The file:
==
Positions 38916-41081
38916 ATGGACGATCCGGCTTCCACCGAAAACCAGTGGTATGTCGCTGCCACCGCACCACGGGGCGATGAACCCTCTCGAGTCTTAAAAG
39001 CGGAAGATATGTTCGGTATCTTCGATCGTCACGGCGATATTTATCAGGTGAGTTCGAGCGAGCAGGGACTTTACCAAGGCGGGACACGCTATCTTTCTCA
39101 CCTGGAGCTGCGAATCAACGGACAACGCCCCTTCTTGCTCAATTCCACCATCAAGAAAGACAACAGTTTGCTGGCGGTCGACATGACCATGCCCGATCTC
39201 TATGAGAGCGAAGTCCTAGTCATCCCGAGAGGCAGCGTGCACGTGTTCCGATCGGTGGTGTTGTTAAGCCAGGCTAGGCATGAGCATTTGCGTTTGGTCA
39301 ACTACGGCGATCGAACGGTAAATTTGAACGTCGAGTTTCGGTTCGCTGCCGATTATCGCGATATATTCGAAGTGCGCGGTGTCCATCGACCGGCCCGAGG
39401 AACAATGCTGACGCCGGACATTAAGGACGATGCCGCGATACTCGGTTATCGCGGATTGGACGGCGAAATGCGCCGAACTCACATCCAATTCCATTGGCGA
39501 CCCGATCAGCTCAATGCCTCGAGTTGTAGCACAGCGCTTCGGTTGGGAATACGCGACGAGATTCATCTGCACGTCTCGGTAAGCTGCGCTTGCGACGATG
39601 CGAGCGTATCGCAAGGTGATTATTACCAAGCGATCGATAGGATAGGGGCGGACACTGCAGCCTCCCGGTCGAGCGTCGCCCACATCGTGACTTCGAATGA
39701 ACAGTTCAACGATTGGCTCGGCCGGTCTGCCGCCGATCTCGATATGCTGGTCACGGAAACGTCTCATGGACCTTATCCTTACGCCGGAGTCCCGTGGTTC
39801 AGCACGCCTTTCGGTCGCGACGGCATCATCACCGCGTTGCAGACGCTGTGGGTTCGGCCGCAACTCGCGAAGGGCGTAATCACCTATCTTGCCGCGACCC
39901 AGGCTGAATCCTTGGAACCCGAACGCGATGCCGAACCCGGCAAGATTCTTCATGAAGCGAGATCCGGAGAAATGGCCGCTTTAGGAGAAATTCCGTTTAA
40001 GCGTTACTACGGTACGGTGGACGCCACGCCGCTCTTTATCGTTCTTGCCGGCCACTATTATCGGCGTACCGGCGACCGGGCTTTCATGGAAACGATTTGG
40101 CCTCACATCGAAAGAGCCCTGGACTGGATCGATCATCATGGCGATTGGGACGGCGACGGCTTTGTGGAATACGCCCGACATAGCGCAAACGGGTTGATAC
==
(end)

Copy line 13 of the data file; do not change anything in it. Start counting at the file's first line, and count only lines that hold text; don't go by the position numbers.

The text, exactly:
40001 GCGTTACTACGGTACGGTGGACGCCACGCCGCTCTTTATCGTTCTTGCCGGCCACTATTATCGGCGTACCGGCGACCGGGCTTTCATGGAAACGATTTGG